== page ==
Do you have a child who has been diagnosed with bipolar, oppositional defiant disorder, ADHD, anxiety, or Reactive Attachment Disorder?
Have the behavioral programs that you have tried not worked with your child?
Would you like an alternative treatment approach to medication?
Parents Can Help
The truth is, there is a lot that parents can do to help their children who struggle with mood disorders learn to regulate their emotions within tolerable levels.
The first step to treatment is to understand the role emotions plays within the family. Are emotions safe? Are they feared? What happens within each of the family members when someone within the family starts to express sadness, anger, frustration or any other emotion that is traditionally viewed as negative? Are the parents able to remain emotionally available when a child is throwing a tantrum or having a meltdown or do the parents emotionally disconnect and become disapproving or not accepting?
While certain behaviors are definitely unacceptable, the way that parents handle those behaviors can communicate to a child that the child is good or that the child is bad. When parents correct their children through criticism or shame, the unstated message is that the child is bad. When parents can be aware of their own emotional state when a child has misbehaved, and work on their own self-regulation, parents can then create an emotionally safe place for their child. They can also take the opportunity to bring their child in close and communicate that the child is unconditionally accepted and then let the child know what the child can do to correct the misbehavior.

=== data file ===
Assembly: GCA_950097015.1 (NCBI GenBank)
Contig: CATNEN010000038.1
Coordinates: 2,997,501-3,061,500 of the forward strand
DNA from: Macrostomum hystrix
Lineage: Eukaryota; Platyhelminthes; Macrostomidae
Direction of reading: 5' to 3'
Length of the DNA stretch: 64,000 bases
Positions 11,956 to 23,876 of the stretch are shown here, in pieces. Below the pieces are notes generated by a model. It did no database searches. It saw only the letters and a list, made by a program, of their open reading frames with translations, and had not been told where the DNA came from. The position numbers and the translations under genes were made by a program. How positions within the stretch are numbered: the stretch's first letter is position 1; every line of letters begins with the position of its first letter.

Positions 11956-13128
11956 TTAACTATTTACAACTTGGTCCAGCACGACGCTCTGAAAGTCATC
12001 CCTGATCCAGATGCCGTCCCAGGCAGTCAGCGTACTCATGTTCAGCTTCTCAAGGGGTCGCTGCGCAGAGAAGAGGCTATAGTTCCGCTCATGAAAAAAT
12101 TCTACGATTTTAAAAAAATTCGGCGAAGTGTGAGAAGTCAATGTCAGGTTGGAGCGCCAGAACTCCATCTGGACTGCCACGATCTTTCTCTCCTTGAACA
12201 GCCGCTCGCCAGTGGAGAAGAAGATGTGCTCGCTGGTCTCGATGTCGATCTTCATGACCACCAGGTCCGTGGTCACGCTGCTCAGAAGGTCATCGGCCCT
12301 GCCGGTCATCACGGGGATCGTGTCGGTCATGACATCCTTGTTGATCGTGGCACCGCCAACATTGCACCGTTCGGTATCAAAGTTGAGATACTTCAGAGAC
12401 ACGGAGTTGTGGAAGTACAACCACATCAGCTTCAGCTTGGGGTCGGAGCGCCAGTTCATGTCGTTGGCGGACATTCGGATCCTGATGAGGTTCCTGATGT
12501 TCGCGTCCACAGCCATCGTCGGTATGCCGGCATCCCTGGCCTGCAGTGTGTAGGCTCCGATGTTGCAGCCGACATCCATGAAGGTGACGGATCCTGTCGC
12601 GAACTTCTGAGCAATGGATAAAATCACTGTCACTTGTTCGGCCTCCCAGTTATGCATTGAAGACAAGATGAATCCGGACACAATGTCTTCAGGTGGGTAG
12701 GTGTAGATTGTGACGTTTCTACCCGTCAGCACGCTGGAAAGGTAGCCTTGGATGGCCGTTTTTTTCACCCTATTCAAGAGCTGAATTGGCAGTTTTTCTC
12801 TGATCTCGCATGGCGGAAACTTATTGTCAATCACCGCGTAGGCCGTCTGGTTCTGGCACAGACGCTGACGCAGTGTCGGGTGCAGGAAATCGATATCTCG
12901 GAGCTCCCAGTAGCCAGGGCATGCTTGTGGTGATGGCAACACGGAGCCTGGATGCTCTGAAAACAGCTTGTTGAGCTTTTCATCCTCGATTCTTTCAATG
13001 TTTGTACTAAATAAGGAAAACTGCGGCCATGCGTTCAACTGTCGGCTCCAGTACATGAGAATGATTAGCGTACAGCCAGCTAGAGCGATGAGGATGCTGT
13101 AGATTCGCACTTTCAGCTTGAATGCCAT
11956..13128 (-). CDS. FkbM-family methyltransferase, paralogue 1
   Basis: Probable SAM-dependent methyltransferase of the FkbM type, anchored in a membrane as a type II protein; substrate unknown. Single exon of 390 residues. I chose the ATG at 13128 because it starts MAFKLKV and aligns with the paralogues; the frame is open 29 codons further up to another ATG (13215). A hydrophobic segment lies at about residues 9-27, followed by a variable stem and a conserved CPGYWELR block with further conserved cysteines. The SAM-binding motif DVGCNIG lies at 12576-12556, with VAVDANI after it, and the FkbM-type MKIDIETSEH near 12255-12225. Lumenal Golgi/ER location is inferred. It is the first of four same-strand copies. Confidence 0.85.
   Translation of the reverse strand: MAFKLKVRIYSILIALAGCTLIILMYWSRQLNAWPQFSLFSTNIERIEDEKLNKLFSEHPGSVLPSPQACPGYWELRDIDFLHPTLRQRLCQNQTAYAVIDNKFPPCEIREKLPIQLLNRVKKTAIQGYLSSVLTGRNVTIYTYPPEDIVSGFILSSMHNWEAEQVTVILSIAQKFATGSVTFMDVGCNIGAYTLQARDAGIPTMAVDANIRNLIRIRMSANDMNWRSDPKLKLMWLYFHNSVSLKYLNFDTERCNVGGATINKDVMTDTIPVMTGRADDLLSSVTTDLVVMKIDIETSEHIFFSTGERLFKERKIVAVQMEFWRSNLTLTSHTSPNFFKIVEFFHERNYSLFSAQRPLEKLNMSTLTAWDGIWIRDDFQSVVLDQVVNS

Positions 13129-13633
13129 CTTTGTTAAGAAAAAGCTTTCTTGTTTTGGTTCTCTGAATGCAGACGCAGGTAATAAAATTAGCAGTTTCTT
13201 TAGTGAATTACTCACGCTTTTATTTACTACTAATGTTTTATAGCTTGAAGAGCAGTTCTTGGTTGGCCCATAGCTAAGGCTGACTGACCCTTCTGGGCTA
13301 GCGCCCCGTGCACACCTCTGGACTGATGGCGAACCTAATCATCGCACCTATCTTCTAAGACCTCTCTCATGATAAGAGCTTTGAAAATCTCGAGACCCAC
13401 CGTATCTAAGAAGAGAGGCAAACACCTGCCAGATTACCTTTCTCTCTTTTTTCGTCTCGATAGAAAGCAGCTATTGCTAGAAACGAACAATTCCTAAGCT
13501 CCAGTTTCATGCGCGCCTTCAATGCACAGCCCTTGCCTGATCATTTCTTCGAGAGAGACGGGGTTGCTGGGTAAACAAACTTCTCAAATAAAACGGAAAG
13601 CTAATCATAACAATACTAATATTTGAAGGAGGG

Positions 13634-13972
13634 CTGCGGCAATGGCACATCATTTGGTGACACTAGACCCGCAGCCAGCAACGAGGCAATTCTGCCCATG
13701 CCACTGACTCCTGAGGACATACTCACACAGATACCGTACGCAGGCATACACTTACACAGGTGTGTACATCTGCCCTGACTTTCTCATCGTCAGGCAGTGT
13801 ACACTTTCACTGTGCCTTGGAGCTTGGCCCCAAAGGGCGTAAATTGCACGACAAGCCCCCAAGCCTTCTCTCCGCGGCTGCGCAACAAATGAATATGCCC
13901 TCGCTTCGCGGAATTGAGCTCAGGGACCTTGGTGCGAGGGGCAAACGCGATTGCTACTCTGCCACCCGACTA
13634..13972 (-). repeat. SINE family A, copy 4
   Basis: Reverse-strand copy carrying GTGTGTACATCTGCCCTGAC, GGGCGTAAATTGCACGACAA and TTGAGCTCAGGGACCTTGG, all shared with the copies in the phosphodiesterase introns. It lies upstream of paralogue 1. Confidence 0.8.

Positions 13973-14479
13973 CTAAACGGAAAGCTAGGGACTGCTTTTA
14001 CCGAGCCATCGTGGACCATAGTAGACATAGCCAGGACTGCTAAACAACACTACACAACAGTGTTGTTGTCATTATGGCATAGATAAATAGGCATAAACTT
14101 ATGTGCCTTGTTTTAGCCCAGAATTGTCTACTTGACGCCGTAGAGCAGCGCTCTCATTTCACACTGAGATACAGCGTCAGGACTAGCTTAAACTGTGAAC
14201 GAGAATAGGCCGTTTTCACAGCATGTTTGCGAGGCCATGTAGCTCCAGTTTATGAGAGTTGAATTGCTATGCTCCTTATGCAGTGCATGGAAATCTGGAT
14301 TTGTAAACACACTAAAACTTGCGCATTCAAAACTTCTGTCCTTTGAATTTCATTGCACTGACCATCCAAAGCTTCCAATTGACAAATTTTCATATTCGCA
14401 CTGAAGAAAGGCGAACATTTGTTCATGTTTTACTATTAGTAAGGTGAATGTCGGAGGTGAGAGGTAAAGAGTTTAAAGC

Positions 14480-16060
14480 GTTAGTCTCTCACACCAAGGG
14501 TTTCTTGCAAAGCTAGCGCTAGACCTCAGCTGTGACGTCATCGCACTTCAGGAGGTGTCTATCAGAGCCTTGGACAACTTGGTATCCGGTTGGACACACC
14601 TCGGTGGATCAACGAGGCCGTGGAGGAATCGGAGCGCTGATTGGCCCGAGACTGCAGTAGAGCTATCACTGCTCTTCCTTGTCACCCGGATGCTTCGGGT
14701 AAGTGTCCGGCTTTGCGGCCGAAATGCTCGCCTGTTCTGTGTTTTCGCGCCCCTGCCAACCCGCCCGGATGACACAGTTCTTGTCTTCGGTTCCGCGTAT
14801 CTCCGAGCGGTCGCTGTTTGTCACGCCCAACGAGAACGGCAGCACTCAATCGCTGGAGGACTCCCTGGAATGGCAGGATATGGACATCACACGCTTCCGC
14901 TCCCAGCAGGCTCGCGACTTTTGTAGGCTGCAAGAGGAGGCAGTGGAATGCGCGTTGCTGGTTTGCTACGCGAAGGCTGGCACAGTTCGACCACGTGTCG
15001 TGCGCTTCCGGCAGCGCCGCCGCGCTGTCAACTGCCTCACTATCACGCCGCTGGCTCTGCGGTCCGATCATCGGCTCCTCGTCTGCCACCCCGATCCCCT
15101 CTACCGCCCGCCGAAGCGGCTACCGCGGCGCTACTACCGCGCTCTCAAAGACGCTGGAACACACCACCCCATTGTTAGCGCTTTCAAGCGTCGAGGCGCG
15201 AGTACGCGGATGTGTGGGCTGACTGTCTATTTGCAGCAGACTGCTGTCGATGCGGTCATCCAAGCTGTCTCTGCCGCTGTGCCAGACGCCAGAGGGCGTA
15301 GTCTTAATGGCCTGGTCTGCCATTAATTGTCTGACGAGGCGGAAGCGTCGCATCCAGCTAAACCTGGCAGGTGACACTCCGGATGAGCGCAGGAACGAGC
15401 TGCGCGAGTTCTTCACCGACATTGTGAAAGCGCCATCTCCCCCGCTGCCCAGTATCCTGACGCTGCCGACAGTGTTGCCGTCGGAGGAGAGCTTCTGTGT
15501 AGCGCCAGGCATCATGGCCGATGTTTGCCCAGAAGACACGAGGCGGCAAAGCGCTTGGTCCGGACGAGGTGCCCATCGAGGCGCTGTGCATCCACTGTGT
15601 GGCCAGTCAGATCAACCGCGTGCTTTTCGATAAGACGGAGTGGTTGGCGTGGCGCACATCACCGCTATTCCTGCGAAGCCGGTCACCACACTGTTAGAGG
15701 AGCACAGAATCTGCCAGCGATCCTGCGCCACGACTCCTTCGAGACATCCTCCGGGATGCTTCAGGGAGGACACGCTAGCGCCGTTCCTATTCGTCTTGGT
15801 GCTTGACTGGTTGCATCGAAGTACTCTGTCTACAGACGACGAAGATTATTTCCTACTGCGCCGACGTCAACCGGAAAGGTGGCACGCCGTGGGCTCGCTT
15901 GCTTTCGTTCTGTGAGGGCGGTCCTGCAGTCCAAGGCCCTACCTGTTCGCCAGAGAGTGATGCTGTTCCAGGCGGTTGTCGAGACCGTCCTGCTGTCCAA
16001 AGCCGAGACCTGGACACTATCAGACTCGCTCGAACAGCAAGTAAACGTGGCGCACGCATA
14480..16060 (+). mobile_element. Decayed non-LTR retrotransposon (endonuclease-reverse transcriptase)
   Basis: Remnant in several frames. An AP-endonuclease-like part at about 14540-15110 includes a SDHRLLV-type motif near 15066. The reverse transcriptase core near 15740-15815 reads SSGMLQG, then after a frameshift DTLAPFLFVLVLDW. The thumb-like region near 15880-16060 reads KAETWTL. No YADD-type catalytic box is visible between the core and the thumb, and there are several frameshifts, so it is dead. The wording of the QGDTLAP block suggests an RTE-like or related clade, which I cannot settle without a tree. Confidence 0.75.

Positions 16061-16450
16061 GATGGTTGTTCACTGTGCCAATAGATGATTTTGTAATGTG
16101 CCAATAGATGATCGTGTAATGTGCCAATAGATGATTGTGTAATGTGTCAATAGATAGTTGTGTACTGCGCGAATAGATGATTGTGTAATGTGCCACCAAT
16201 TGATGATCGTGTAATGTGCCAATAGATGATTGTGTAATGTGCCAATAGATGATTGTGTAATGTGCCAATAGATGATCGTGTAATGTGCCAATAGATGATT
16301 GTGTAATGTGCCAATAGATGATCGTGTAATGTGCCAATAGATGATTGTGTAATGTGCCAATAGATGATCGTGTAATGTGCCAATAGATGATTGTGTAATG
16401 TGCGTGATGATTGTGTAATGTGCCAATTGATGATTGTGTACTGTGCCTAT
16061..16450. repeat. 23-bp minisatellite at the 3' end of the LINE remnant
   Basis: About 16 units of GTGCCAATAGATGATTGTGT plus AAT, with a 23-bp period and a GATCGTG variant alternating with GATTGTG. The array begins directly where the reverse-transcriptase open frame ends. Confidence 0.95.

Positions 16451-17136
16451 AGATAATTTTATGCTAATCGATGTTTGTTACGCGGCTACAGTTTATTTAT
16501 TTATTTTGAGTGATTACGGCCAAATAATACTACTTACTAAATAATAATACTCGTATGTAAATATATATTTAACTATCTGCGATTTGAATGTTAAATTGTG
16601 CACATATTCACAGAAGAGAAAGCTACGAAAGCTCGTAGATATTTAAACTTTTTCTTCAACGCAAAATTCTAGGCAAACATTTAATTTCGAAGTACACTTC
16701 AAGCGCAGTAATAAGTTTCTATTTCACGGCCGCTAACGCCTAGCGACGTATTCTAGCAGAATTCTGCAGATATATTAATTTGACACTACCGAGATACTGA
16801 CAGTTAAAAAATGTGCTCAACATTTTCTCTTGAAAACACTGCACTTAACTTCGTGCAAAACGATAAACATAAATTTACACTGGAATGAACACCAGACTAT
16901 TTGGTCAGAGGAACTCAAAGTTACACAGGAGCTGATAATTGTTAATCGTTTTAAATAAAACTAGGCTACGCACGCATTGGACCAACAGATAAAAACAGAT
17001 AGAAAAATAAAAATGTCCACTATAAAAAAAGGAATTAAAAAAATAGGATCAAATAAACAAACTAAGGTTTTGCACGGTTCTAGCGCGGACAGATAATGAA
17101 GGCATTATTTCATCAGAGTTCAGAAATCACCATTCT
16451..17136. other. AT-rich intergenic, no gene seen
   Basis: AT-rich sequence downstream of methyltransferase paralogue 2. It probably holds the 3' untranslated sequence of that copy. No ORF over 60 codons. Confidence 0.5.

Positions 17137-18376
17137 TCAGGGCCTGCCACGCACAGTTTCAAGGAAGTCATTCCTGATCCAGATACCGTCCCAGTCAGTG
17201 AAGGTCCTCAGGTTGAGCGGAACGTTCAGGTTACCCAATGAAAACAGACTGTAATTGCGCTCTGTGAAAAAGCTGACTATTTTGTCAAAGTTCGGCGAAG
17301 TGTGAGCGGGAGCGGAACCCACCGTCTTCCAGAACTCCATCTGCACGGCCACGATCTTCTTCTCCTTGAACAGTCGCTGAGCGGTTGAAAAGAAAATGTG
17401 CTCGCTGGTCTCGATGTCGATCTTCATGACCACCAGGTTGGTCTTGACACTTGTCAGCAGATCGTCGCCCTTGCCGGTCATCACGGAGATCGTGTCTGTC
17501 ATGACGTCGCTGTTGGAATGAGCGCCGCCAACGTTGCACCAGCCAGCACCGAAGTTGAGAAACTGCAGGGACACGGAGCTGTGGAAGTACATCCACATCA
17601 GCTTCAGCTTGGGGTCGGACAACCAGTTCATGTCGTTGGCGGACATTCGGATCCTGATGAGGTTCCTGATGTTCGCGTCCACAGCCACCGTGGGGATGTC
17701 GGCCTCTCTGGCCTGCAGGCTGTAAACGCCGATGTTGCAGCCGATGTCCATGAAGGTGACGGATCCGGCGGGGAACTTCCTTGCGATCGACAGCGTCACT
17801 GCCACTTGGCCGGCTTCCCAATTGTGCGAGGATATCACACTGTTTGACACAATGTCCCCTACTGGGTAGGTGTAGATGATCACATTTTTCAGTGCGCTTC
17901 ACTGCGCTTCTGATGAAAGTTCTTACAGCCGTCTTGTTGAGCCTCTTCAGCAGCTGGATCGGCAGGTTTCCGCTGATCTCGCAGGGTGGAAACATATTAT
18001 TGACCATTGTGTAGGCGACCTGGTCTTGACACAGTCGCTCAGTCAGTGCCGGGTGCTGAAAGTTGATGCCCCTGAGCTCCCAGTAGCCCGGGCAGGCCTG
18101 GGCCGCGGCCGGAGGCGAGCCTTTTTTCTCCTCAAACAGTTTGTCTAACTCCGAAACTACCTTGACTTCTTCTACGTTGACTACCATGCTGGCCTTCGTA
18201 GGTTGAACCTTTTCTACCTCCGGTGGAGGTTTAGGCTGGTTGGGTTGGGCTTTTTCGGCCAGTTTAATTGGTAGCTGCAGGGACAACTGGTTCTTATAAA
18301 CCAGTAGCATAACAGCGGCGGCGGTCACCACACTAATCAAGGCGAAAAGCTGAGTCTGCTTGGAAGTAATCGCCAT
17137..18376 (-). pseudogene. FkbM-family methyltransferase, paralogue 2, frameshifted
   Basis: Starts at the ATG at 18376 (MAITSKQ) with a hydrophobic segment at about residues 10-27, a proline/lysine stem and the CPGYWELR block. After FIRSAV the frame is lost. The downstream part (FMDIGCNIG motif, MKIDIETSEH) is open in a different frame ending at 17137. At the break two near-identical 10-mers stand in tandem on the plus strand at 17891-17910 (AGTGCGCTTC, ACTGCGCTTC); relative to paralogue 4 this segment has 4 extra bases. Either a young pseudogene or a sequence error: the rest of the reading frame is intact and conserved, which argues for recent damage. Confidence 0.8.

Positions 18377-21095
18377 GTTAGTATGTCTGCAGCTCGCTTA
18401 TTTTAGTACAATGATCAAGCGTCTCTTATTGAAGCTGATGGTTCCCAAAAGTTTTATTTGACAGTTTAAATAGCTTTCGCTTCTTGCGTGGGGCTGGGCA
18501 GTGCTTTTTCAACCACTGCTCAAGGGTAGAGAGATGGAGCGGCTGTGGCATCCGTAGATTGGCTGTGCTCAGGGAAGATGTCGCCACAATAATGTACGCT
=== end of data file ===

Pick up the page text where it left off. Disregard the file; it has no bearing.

How Trauma Effects Emotional Availability
Parents or children who have their own history of trauma may have a more difficult time regulating their emotions effectively. Parents who have experienced trauma may need to first work through the emotions of their own trauma in order to create the capacity for them to be emotionally available for their child to express emotion in a healthy way.
Gaining Insight into Behavior
Something else to consider is that children traditionally have low insight into why they do what they do. This is why when parents ask them why they did something the child will usually respond by saying, “I don’t know.” Parents have a greater capacity to gain awareness of their own emotions and the emotions of their child. Therefore, the more parents participate in their child’s treatment, the better the outcome usually is for the child and the family.
Parent-Child Psychotherapy and Other Relationship Based Therapies
Parent-child psychotherapy can help parents and children improve their relationships with one another. The focus is often on helping the parent learn to understand and read the cues of their child and then respond to the child in an emotionally safe way. Many children develop mood disorders, or the disorders are made worse, when the parent is unable to read their child’s cues correctly. The child then starts to miscue the parent in order to get needs met. The miscue is often the misbehavior that gets punished and that leaves the child emotionally disconnected and unsatisfied.
Relationship based therapies can help both parents and children learn to co-regulate and then self-regulate their emotions. This can then reduce the symptoms of bipolar, oppositional defiant, ADHD, anxiety, and Reactive Attachment Disorder and can lead families to strengthen their relationships with one another.
Child and Family Therapist in Mesa and Gilbert, Arizona